The finishing touch on any crochet blanket is the right edging. Your afghan edging can be detailed or simple, wide or narrow ... it can be anything you choose. One of the best go-to crochet edgings is the simplest: an easy single crochet edging worked all the way around the blanket. This ties together the design, gives a polished finish to the blanket, and looks great regardless of what other stitches are used in the main body of the crochet blanket. Single crochet edging is made by simply crocheting sc stitches into each stitch around, with a little bit of adaptation for the corners, particularly if you are going to work multiple rounds. Learn how to crochet this edging around any blanket (or any other square or rectangular crochet project for that matter!)
Why Choose a Single Crochet Edging?
The single crochet offers a no-frills, super clean and streamlined finish to any blanket. This makes it a great choice for colorful patterned afghans, crocheted quilts, or any other sort of crocheted blankets that have a "busy" patterned design. This edging is also a great way to finish off afghans for guys, or baby blankets for boys; it is totally guy-friendly since it isn't frilly, lacy or "too much" in any way. When you want to err on the side of the simple, single crochet is the way to go with your edging.
Additionally, a single crochet edging adds some denseness around the blanket. This adds warmth. It also adds some weight, especially to lacier openwork blankets, and this helps to keep the edges pressed down on to the bed, couch or ground around you, keeping the drafts out and making sure that the blanket keeps you warm. This adds function to the aesthetic benefits of single crochet edging.
Finally, a round of single crochet edging is often recommended even if you want to use another style of crochet edging. Using the first round in the pattern below before any other border will provide more stability and polish than using the border design on its own.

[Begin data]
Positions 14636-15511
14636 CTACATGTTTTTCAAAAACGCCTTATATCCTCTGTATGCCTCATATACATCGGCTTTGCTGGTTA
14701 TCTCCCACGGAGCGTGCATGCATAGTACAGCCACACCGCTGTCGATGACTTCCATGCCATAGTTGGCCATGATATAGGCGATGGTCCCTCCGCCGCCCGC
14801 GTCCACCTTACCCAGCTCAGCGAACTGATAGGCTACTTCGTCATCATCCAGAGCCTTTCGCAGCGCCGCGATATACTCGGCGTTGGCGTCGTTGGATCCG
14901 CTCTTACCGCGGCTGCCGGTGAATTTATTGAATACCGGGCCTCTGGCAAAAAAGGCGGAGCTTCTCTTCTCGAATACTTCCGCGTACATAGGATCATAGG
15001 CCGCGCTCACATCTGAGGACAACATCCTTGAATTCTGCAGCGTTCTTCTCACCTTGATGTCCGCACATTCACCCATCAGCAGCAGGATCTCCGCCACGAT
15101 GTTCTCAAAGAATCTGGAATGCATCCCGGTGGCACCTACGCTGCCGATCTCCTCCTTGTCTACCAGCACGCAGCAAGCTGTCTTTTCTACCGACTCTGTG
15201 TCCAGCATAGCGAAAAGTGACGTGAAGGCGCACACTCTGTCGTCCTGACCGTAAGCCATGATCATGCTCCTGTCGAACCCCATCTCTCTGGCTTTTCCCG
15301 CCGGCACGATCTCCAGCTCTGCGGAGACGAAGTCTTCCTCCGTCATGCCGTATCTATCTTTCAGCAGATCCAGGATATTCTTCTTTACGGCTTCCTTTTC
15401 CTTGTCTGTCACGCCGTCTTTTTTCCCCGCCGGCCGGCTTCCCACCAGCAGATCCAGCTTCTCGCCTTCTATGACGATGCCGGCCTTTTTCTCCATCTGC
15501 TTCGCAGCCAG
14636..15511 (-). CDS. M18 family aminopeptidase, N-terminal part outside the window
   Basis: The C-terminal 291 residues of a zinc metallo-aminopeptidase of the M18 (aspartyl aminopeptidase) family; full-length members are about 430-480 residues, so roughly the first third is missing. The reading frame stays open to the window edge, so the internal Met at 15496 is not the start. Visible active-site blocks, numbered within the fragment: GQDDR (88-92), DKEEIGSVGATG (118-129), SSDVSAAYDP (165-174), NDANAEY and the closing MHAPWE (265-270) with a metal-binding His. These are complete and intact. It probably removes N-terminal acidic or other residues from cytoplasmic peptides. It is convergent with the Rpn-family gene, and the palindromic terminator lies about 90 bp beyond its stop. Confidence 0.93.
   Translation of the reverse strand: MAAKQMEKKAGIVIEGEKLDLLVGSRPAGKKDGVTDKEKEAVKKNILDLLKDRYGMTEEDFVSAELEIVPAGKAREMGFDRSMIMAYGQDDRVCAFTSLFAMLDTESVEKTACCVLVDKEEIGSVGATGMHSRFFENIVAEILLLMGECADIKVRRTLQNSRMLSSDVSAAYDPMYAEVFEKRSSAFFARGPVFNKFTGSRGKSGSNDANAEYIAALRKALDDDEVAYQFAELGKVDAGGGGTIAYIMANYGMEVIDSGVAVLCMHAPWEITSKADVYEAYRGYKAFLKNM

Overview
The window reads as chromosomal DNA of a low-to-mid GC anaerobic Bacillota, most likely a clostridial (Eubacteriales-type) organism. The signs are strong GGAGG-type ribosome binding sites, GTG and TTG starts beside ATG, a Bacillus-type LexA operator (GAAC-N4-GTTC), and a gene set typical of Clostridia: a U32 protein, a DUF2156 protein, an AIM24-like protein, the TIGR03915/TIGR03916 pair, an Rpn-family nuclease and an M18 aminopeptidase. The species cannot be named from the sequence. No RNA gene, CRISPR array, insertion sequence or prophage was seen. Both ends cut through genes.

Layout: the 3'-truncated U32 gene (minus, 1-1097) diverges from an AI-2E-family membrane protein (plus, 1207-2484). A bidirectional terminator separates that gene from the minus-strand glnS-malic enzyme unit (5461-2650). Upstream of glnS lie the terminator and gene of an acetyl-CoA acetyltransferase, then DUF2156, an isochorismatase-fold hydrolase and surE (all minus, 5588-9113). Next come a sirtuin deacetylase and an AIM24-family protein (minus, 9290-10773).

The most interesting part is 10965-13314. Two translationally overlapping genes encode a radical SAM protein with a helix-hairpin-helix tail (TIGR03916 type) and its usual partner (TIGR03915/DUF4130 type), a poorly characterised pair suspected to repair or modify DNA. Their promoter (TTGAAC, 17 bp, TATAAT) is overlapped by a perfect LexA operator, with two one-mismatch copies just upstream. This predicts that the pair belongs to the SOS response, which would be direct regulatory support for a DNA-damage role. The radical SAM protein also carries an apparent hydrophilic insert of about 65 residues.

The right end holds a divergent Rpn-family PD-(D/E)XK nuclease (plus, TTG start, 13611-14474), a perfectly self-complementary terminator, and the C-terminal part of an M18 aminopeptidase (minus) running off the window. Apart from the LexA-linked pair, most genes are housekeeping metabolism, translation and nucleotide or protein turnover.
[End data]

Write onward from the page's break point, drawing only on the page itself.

Single Crochet Afghan Edging Free Pattern
Crochet Skill Level: Beginner - anyone can use this crochet border!
Abbreviations Used in This Pattern:
- ch = chain
- ch-2 sp = chain-2 space, the space created when you worked 2 chain stitches in the previous row
- sc = single crochet
- sl st = slip stitch
- st = stitch
This crochet border is worked in rounds, starting in any stitch and continuing all the way around the blanket. To begin, join yarn in any stitch. Ch 1 (counts as first single crochet), then ...
- Round 1: Work 1 sc st in each st, all the way around. When you get to a corner, work 2 ch sts to turn the corner and then continue crocheting 1 sc st in each st. Sl st to ch 1 to join.
- Round 2: Ch 1 (counts as first sc). Work 1 sc st in each st, all the way around. When you get to a corner, work 1 sc st into the ch-2 sp created in the row below; then ch 2, work another sc st into the same ch-2 sp, then resume crocheting sc sts all the way around. Sl st to ch 1 to join.
- Rounds 3 and up: Repeat round 2 until the edging is the size you want it to be.
You can make your single crochet blanket edging as narrow or wide as desired. In fact, you don't even need rounds two and up; you could creating a single round of single crochet edging. The choice is up to you. Play around with a lot of options to see what suits your designs best!
Variations on Single Crochet Afghan Edging Free Pattern
There are a variety of different small changes that you can make to single crochet stitch to make it a little bit more interesting and you can apply those ideas to this pattern.
Back Loop Only Crochet:
For example, if you work multiple rounds of single crochet in the back loop only (instead of working through both loops), you'll get an interesting textured fabric that can give a subtle sophistication to your edging.
A small variation that many people like to make is in the corners of this pattern. In the original pattern above, we use 2 ch stitches to turn the corner. You can instead work 2 sc stitches (or even 3 sc) into the corner or even 1 sc, 1 ch, 1 sc. Play around with different corners to get the effect you like best.
Rev SC Stitch:
Another interesting choice is to implement the reverse single crochet technique, also known as crab stitch, which is a really popular edging choice. It only requires you to work one round around your afghan and you end up with a cute twisted edge. (Note that this works only for a single round so it is a very narrow edging.)
Single Crochet Edging for Other Projects
The great thing about the simple beauty of this type of edging is that it works on all different types of projects, not just blankets. Work a single crochet edging around washcloths and dishcloths, for example. You can also use single crochet edging on circle projects such as placemats and rugs. It is a terrific solution for giving a completed look to anything you might crochet.
This article was edited and updated by Kathryn Vercillo.